Motive behind greatest love
No, it's not one's love for oneself, as a very popular song, covered by the late Whitney Houston, would put it. The greatest love of all is God's love for all of us which we are commanded to give one another and for which we are properly empowered.
We need to know more about this love, because it certainly is not only a matter of feelings and passion. Neither is it just philanthropy nor acute social concern. No, it's not just doing some charity work.
The greatest love of all can involve all of the above, but it is still a lot more. It is incarnating God's love in our own life, with the same motive that moved God to love us, and with the same end and power.
We have to be wary of our tendency to lower and diminish love's true stature, and to make it strictly our own affair that follows our own rules, our own biases and preferences, etc. That would be tantamount to commandeering something that is not ours in the first place. That would be like stealing.
Love, while it is obviously ours too, comes from God, our Creator. When we love someone or something, we are actually making use of the love that comes from God. Our loving is always a participation in God's love.
We just have to make sure that we love properly, that we love always respecting the law God has put into loving. In our loving, we may just reflect a fraction of that divine standard of love, and that's just ok.
What is not ok is when we go against the very essence of God's love. Though our human love has many forms, aspects and levels, it should always abide by the basic nature and law of love given by God.
The nature and law of love is actually written in our heart. But as things come, this nature and law in their original state can be tampered with or distorted. They need to be clarified and purified, which is actually what Christ did.
While there certainly is some autonomy in the ways our human love is expressed and developed, that autonomy should never mean it can go against what God has legislated about love.
Thus, it would be wrong to say that there are certain aspects of human love where God has nothing to do. God will and should always be involved, despite our autonomy. I believe that some major adjusting in our understanding of love is in order, since it can be readily seen that many times God is taken out of the picture in our love affairs.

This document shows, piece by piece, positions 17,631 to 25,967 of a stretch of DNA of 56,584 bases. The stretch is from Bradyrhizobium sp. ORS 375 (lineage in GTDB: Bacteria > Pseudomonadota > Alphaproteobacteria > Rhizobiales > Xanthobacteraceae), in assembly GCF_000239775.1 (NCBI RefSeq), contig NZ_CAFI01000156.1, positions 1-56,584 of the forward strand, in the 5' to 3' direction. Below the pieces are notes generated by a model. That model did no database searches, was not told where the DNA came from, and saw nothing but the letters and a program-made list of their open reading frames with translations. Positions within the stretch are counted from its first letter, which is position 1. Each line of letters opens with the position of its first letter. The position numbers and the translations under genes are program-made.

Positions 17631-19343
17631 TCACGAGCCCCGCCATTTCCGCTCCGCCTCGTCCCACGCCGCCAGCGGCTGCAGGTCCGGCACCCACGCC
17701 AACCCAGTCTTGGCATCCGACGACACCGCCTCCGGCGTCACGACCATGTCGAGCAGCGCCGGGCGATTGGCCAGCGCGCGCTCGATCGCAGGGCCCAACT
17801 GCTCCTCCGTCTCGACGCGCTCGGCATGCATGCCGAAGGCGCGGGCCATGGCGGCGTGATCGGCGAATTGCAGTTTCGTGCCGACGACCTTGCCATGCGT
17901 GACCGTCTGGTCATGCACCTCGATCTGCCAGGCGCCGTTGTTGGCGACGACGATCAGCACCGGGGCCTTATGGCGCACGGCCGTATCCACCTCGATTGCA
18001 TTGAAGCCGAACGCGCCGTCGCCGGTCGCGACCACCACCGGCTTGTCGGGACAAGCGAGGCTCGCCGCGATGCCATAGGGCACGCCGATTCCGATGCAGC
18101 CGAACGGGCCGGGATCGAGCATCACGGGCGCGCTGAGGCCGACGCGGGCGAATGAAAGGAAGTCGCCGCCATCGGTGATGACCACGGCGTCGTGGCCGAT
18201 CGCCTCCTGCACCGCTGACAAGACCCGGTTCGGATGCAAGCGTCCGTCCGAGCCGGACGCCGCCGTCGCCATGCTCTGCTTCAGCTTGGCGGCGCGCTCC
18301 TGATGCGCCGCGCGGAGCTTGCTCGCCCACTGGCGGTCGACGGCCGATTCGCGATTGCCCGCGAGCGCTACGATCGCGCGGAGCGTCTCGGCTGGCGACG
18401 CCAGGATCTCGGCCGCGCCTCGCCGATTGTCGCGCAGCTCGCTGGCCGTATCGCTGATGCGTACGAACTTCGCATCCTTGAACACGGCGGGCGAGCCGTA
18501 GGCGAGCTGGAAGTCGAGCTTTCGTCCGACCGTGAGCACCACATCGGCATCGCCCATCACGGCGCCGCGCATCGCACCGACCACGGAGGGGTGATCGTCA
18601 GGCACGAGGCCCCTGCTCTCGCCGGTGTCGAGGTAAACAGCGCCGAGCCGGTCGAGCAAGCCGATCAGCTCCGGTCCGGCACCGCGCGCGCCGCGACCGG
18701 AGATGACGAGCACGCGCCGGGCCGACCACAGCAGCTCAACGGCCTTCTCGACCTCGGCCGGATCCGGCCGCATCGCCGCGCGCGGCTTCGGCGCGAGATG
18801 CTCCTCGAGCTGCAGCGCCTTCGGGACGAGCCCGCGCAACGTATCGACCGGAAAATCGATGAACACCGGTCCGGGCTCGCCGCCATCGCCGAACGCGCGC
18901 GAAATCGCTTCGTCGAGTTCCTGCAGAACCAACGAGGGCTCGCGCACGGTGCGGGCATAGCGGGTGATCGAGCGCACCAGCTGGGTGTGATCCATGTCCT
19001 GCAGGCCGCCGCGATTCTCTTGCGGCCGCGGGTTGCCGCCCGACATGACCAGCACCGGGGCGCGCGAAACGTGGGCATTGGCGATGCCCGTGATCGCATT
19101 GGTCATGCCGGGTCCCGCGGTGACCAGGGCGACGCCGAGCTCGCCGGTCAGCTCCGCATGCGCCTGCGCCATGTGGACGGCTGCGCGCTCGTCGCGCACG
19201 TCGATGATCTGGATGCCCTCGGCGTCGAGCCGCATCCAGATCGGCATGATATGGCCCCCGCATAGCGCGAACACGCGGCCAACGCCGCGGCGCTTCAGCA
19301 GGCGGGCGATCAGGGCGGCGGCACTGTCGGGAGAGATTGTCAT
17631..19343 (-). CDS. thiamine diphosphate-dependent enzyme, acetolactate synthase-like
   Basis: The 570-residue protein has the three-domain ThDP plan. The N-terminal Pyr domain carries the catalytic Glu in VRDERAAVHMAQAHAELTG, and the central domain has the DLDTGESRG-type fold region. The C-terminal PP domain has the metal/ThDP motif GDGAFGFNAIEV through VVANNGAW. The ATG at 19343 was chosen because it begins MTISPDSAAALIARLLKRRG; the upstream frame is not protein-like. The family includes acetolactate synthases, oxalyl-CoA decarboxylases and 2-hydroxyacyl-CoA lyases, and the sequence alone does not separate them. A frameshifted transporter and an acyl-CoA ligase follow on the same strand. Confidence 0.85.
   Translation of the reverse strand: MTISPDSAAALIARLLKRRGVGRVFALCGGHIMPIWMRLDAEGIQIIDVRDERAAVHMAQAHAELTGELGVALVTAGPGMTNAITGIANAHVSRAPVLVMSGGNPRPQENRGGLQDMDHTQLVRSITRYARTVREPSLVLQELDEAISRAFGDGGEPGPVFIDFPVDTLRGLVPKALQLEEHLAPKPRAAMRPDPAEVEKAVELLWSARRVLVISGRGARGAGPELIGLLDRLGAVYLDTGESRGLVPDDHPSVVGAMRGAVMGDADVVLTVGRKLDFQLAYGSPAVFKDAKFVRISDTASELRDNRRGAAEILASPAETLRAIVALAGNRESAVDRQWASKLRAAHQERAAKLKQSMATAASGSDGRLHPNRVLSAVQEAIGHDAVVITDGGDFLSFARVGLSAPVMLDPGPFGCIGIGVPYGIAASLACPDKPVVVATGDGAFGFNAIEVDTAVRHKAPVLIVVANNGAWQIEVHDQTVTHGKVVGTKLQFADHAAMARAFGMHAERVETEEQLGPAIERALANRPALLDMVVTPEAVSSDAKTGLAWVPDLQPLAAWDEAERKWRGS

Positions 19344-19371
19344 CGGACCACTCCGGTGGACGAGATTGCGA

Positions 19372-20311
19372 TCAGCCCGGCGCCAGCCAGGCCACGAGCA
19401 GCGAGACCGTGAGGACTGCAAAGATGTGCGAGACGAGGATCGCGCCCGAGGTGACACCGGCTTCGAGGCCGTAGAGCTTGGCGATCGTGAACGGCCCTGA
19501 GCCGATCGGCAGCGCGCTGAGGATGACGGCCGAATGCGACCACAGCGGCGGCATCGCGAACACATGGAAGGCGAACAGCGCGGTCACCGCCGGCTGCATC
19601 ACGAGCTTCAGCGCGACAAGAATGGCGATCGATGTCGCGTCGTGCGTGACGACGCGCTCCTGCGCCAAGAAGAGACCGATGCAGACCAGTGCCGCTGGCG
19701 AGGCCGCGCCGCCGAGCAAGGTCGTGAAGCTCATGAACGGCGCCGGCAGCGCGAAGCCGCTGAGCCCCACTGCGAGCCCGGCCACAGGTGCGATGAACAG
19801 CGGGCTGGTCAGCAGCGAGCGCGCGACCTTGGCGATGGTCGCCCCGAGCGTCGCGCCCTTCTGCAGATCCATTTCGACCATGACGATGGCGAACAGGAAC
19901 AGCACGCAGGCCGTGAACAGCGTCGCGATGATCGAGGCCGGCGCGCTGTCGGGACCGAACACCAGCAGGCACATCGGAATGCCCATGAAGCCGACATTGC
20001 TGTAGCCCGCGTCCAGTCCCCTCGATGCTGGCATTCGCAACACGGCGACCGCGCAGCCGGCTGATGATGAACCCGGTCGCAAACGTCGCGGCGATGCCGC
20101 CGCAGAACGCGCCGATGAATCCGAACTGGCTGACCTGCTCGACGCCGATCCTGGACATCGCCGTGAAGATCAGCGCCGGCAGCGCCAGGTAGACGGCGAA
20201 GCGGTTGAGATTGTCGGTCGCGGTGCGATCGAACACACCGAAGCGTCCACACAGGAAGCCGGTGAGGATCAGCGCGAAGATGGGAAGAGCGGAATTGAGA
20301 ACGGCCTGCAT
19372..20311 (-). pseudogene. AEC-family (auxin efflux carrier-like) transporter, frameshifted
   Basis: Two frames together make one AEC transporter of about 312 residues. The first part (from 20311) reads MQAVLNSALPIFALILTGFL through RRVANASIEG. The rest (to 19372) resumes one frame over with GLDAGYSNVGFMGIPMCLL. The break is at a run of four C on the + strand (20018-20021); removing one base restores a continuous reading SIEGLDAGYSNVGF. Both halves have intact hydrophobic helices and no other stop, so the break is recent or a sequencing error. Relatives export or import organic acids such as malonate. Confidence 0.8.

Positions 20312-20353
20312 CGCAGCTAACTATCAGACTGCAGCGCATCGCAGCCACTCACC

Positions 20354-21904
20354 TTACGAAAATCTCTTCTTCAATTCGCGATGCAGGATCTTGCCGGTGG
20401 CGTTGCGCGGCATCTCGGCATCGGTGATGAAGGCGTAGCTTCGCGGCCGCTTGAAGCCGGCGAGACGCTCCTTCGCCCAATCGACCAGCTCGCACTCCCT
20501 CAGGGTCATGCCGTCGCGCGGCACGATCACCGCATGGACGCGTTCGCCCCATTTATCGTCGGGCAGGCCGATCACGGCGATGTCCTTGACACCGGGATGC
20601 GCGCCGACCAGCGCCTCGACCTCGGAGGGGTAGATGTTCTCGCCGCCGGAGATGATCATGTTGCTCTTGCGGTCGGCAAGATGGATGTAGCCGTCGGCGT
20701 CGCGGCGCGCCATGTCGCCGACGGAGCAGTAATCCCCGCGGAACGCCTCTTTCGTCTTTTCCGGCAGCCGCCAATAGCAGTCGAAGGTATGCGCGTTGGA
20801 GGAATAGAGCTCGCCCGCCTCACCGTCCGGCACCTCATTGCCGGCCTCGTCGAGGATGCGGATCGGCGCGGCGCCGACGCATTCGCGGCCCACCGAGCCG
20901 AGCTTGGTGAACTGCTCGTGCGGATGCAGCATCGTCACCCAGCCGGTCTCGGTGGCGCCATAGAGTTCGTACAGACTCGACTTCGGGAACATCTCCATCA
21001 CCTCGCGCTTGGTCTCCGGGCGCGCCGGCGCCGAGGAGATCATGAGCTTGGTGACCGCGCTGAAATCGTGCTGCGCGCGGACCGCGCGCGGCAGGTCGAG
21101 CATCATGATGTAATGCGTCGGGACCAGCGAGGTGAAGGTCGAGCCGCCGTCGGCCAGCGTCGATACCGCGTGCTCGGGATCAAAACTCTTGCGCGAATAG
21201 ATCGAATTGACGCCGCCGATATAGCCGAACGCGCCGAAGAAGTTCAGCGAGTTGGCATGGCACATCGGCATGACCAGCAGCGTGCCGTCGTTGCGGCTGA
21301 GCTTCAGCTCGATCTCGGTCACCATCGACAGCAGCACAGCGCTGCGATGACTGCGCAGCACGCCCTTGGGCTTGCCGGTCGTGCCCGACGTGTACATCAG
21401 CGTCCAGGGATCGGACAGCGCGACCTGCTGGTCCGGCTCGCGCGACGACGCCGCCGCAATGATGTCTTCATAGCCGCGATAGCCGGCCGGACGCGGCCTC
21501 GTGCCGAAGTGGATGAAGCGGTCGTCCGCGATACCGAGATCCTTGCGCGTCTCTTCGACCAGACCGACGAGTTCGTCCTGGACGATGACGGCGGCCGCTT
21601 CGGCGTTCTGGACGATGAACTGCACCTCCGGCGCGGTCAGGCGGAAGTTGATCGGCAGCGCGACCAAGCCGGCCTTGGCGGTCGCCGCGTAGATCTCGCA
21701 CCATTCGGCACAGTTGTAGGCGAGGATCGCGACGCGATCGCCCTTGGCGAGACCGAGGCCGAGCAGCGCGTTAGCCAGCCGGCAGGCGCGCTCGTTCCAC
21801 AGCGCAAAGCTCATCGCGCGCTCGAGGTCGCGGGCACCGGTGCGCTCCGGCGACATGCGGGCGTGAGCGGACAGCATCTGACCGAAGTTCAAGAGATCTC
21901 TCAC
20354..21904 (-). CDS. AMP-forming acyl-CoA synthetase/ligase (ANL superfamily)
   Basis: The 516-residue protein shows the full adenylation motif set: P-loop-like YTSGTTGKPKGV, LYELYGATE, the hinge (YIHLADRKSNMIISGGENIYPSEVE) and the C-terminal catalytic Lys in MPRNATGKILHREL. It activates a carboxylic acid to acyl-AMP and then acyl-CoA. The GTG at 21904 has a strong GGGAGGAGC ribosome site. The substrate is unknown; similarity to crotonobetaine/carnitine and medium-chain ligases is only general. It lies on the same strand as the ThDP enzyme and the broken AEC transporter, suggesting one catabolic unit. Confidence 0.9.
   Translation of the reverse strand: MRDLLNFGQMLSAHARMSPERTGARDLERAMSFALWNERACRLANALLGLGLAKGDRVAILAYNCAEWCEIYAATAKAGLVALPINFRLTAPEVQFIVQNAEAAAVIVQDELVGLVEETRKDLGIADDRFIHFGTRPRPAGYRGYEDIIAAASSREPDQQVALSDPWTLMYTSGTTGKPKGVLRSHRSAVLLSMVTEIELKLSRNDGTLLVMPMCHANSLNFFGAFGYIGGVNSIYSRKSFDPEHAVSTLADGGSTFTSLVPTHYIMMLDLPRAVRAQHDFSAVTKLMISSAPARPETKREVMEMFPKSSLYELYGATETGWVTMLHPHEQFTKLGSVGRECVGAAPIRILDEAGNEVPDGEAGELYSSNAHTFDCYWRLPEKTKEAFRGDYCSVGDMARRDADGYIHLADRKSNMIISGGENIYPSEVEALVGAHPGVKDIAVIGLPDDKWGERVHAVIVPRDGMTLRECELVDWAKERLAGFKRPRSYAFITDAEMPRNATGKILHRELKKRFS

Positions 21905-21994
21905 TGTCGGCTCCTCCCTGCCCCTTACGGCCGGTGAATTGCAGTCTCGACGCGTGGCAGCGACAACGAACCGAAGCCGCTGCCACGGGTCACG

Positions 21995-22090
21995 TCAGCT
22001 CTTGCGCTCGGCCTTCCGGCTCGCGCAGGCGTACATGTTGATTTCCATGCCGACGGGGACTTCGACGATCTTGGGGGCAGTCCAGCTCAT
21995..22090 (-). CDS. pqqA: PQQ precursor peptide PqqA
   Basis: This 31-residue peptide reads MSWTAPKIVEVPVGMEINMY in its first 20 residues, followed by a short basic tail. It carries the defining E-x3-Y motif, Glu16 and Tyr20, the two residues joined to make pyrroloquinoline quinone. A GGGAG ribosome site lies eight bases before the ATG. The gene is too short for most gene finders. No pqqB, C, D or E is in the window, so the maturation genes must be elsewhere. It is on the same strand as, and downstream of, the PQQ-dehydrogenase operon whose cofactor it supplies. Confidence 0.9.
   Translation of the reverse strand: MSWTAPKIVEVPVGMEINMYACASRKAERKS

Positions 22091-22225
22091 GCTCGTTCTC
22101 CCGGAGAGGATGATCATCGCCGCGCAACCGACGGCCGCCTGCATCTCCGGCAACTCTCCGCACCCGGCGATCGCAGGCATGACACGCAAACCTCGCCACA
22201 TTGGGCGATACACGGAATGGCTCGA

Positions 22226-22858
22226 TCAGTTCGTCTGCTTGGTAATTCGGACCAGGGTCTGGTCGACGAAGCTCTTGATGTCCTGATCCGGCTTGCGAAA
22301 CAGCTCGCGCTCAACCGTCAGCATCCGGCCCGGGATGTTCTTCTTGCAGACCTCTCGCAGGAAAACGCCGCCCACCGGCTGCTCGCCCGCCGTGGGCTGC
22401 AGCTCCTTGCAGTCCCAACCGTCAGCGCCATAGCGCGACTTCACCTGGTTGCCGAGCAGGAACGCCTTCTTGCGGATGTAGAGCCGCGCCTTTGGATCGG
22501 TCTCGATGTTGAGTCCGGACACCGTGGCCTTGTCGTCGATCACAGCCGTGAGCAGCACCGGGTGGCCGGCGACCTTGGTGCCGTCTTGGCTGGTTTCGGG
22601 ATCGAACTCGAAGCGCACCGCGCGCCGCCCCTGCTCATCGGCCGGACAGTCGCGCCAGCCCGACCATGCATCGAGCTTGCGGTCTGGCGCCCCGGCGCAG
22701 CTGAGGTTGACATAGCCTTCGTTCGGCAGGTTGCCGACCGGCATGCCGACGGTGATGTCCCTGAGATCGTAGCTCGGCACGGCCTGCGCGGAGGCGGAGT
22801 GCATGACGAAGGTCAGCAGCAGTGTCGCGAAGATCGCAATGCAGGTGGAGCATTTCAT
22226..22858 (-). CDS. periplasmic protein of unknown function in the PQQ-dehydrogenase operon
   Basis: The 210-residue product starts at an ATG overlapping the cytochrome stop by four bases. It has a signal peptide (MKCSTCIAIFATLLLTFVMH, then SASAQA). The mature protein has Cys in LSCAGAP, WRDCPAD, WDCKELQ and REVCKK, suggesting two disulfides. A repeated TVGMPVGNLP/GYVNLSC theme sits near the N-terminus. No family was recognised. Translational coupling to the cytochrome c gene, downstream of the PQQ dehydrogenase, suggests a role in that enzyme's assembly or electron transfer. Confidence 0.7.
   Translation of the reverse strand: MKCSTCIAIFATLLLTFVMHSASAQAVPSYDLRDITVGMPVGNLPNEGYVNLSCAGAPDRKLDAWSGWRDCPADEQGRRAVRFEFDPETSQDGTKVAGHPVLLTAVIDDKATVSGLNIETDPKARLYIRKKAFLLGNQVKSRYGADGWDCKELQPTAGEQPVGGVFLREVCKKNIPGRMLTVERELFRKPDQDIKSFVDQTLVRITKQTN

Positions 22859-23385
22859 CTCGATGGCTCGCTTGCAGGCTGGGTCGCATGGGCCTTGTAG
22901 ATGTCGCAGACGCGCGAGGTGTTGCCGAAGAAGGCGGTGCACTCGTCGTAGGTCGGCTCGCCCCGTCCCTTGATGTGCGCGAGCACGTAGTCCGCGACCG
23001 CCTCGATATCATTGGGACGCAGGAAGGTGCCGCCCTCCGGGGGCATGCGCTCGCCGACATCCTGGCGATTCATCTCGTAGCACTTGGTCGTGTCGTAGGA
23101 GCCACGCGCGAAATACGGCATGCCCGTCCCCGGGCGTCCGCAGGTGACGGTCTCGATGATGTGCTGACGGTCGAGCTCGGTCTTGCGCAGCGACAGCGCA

Having said all that, what now comes to mind is that while it's true that there can be many forms of love, and all of them can be legitimate and moral, we also have to realize that we need to aim at the highest or the greatest love of all.
We need to live the very love of God for all of us. That's why Christ left us with the new commandment before ascending into heaven: “Love one another as I have loved you.”
It's a love that is universal in range and scope, not only in terms of quantity or the number of people to be loved, but also in terms of quality. We have to love everyone in the best way and for the best motive.
And the ultimate motive for the greatest love of all is the salvation of all mankind. When Christ said, “Love one another as I have loved you,” he certainly did not mean that we give others something. We have to give our whole selves and to help others to reach the final goal of humanity—our reconciliation with God, our holiness, our charity, etc.
This is the love that is capable, as St. Paul says, to bear all things, endures all things, conquers all things. This is the love that can lead us to our eternal life, not the one that simply lingers and eventually dies in our earthly sojourn. This is the love that is stronger than death.
This is the fullness of love to which all of us have to aspire. We should not allow ourselves to get detained in our worldly forms of love, no matter how good they are. That's because if our love is genuine, it will always go all the way. It does not recognize limits. It never says enough. With God's grace, the impossible becomes possible.
We need to train ourselves to develop this kind of love.
Let's aim at the fullness of love!*
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